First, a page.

We typically attribute literacy, in the singular, acknowledging the numerous understandings of the term in different occasions and contexts: the many different approaches, the various levels of associated skill, and varied uses of the written language in specific cultures and conditions. Surfacing definitions of literacy seem to often include the special attributes relevant to a particular community. It is such a influential, dynamic concept that it has become dependent on the informational needs of the society of the time in reference. Literacy is the ability to read and write. It requires learned abilities to understand and use the main systems of symbols used within a culture for personal and community development. To understand literacy, the teaching and learning of the written language, each person must have the right to education, regardless of age, within and outside the school system. Studies have shown that students who have access to different types of literacy make the greatest improvements in learning.
The deeper objective of expanded basic education encompasses universal literacy. “Thus, literacy and basic education must not be viewed as separate goals, but as part of one single goal” (Global Monitoring Report 2008). Many administration analysts consider literacy rates as a crucial measure of the value of a region's wealth. Those who are more well educated in literacy have a higher socioeconomic status. Fundamentally, the more you understand about life, the more chance you have at success. Valuable literacy implies a comprehensive and consolidated approach to language: listening, reading, writing and speaking. Reading demonstrates understanding and writing is a creative activity which engages the expression and communication of one’s own ideas. Literacy is a catalyst for understanding.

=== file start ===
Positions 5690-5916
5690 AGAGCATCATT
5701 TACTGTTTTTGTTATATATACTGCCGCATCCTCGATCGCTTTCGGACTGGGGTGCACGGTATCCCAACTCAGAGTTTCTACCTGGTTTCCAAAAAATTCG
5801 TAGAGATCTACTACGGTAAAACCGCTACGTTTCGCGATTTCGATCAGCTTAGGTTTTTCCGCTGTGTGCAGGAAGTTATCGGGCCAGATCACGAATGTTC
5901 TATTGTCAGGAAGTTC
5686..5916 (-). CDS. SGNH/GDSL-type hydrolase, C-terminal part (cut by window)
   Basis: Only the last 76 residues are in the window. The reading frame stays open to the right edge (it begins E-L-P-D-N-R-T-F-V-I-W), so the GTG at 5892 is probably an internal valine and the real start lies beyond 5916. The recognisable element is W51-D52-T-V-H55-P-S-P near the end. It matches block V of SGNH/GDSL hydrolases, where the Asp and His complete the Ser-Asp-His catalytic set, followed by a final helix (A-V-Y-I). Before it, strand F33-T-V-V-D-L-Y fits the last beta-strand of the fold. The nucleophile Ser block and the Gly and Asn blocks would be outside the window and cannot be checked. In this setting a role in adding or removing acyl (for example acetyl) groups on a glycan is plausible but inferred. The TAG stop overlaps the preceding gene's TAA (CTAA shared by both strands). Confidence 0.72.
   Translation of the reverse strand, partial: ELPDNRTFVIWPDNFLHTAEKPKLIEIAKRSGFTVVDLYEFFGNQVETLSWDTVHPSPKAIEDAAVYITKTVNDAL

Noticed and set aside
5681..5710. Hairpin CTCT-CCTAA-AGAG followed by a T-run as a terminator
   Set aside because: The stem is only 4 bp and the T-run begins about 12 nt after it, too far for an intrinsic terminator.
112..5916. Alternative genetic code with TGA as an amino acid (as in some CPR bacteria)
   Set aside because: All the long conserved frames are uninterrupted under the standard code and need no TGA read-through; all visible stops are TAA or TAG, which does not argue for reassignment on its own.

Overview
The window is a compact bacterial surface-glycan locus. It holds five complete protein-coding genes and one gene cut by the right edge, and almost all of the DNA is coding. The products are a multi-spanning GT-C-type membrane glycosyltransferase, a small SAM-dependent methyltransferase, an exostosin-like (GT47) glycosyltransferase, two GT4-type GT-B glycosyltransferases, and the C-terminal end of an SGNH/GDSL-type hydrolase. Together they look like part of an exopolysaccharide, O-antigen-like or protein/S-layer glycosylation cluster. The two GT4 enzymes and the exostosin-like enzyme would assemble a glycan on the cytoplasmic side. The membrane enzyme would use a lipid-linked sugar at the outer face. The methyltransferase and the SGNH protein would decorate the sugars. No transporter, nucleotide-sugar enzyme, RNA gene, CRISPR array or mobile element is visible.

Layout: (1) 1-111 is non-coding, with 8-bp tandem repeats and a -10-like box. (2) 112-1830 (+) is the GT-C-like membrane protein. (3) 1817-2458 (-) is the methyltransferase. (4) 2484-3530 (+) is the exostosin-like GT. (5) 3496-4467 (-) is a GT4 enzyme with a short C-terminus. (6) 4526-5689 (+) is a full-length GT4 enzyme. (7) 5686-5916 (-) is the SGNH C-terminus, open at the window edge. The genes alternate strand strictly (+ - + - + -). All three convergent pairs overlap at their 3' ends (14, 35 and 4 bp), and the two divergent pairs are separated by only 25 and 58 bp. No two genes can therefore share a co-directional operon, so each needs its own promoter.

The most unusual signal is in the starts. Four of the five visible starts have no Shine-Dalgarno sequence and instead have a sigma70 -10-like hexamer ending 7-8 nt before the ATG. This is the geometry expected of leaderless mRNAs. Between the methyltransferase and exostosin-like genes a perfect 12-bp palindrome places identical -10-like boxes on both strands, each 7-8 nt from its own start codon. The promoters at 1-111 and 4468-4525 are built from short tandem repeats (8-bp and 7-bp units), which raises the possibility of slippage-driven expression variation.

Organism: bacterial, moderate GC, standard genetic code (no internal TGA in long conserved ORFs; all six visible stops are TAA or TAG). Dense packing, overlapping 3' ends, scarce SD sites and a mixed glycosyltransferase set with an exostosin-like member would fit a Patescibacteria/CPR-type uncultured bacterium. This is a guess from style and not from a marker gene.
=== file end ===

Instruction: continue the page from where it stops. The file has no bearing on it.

From his Meditationes Sacrae, acknowledged in 1597, Francis Bacon was quoted as saying "knowledge is power." Once officially defined, the word literacy that was only once understood as a basic ability to read, write and comprehend, would include the word knowledge and was viewed as a form of power. Actually, literacy is thought to have first emerged with the development of composing numbers and using counting devices as early as 8,000 BCE. Driven from the need to record and manage information. Egyptian hieroglyphs emerged from 3300-3100 BCE and depicted royal iconography that emphasized the power of elites. The early economic divisions which separated the aristocracy and nobles vs. the pheasants and slaves were compounded by a factor of literacy access. The only people that had the access to learning the art of the written word and books were those who were wealthy and had the time and strong desire to learn.
Today, we can see that literacy has completely changed the scope of education and technology. For many years, literature itself, has accepted the many different forms and levels of literacy and skills that are related to...